A dog’s service is never done

❝ Sully, the service dog of former President George H.W. Bush, spent Sunday night lying before Bush’s flag-draped casket in Houston.

Jim McGrath, spokesman for the Bush family, tweeted out a photo on Sunday night, captioning it “mission complete…”

❝ Sully became the late president’s service dog in June, a couple of months after former first lady Barbara Bush died.

The yellow Lab was trained by America’s VetDogs, which places service dogs and guide dogs with veterans, active-duty service members and first responders.

Our fake president would likely forbid such dedication — if he thought he could get away with it.

$9 billion succession war clouds over funeral of Sai Baba

Daylife/AP Photo used by permission

Politicians, Bollywood figures and other mourners paid homage to Indian holy man Sathya Sai Baba Monday amid fears of a fight over his $9 billion trust legacy.

The spiritual leader’s body lay in an air-conditioned glass casket with gold plating in the main meditation hall of his Prasanthi Nilayam ashram to let the expected hundreds of thousands of followers pay their last respects, officials said.

Sai Baba, 84, died Sunday of multiple organ failure in a hospital near the south Indian ashram…

Giant screens placed near the ashram gates projected images of his body, evoking cheers and tears among the people waiting to get inside, The Indian Express reported.

Sai Baba was known for conjuring jewelry, food and vibhuti, or sacred ash, out of the air, which devotees saw as proof of his powers and skeptics called sleight of hand.

His gentle demeanor, Afro-style hair and embrace of many belief systems beyond his eclectic blend of Hindu and Muslim beliefs attracted an estimated 6 million active and 33 million passive followers, including former presidents, generals, film-industry luminaries and sports stars. His Sathya Sai Organization, which seeks to help people recognize the divinity within them, maintains more than 1,200 Sathya Sai Baba Centers in 130 countries worldwide…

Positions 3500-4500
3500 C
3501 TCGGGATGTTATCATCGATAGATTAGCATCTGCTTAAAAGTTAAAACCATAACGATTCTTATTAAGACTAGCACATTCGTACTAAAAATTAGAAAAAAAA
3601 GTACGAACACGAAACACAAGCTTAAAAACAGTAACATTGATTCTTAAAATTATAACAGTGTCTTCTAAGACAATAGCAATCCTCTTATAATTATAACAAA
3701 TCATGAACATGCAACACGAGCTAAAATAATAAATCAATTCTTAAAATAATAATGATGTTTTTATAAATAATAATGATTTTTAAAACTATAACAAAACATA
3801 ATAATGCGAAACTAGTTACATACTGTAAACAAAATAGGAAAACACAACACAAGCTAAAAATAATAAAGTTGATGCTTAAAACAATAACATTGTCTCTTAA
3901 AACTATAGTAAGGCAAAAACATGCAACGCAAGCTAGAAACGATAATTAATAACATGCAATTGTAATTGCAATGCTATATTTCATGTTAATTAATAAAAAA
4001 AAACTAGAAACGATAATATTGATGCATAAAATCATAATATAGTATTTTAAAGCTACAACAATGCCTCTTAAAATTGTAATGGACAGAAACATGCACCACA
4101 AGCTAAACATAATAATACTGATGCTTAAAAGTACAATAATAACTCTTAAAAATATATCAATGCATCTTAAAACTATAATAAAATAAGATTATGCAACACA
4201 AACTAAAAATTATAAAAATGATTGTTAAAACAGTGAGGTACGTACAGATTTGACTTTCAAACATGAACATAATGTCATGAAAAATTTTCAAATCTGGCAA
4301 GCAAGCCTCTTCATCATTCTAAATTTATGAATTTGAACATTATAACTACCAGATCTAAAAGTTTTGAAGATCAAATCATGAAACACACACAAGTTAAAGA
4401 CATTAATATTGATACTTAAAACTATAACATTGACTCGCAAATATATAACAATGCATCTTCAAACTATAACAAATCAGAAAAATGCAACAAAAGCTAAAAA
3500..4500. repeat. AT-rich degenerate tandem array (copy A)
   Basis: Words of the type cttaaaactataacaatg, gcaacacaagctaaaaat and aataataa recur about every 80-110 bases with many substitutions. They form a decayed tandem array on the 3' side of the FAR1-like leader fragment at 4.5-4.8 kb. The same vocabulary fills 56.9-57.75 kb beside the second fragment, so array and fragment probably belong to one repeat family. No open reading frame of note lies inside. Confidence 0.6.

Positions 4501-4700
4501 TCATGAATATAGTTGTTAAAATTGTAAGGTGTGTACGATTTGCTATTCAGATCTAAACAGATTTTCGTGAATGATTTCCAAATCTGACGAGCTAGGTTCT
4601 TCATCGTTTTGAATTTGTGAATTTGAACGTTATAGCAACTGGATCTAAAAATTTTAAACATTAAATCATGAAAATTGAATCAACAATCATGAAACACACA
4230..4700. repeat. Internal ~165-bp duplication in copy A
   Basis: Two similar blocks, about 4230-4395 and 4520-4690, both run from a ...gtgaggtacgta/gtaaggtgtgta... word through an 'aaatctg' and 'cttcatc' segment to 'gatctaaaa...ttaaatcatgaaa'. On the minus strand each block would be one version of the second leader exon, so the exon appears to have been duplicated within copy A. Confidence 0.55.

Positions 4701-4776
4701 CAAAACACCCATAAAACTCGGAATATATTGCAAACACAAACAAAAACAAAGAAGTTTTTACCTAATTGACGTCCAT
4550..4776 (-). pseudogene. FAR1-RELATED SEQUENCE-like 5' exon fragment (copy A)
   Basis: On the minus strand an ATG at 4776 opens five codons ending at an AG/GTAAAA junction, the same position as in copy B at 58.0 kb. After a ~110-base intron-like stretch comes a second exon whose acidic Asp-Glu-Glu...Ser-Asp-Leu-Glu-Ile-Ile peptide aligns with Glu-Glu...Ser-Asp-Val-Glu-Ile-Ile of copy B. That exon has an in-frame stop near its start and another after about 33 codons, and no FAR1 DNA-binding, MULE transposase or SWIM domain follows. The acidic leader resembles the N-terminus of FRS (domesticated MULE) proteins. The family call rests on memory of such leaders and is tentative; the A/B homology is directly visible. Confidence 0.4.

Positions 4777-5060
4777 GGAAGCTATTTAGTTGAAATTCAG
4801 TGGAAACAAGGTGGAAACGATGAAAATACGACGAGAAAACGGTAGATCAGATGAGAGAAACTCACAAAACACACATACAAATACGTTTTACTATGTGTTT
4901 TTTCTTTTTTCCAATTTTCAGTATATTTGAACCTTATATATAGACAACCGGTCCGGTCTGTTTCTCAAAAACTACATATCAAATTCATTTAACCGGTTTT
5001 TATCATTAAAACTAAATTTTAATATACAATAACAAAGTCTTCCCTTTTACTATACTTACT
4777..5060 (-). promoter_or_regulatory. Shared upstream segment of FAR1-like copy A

Sai Baba left no trust heir, raising fears of a custodial “succession war” over who would now manage the $9 billion.

He left enough money behind to fund a small country. Who knows where it will go, now?

Coppers deliberately ram sheriff’s car in funeral motorcade

A sergeant with the Bernalillo County Sheriff’s Department is upset, claiming an Albuquerque police officer intentionally rammed his unit during a motorcade, sending his two daughters in the backseat to the hospital with neck and back pain.

Albuquerque police say the officer had to block the sergeant’s unit from entering the motorcade in order to protect the motorcycle officers zipping up and down the procession for traffic protection.

The crash happened Monday night on I-40 westbound near the San Mateo overpass. Sgt. Larry Tafoya told KOB Eyewitness News 4 that he was following the motorcade that was transporting the remains of Deputy Dean Miera who was killed in a crash last week…